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This week's prompt centers on a mix between the homophone and the Freudian slip: create a poem titled "Honor Role" incorporating less of rhyme and more of mix-ups. Words with double meanings, such as "whole in one" or "roll model," as well as altering a word in a well known phrase by one letter, "track meat," "over hall," or "the golden role," can both prove fruitful. Nearly four years ago, David Lehman and The American Scholar began Next Line, Please with the mission to diversify the poetry education available on the web, and to get more poets, many emerging and unpublished, into the ring. Not only have both of these goals been realized, but they created a virtual community that offers both support and constructive criticism. Everyone who participates or reads benefits, and in that spirit comes forth a new publication on creative writing. The first copies of Next Line, Please: Prompts to Inspire Poets and Writers are out and about, and trust me, you'll want to get your hands on this book as soon as you can. The design is utterly beautiful, and the content is like no book on creative writing that you've read before. Great for individuals looking for prompts and for writing groups looking for guidance. Visit the American Scholar's page to enter your candidate! And to read more on the new book! Continue reading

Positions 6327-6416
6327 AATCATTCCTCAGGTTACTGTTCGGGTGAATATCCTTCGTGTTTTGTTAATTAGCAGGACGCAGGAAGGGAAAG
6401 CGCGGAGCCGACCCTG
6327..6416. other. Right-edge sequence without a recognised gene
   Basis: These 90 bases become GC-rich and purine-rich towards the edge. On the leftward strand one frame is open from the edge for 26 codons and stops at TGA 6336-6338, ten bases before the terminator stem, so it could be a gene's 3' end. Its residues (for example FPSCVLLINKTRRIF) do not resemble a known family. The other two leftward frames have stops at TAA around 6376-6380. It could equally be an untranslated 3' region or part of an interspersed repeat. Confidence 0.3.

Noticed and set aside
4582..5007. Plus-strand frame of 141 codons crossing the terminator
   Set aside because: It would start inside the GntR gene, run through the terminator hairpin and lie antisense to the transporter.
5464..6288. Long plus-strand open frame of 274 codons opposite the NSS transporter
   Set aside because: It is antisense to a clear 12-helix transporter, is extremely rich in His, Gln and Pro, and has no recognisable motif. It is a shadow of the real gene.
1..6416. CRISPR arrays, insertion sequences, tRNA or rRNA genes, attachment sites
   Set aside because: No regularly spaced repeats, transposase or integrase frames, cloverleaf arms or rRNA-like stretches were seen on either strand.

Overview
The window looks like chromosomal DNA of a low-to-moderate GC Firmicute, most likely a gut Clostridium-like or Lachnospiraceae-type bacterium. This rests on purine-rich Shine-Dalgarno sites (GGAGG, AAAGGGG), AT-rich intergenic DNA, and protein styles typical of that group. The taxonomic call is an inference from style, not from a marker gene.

Posted Feb 27, 2018 at The Best American Poetry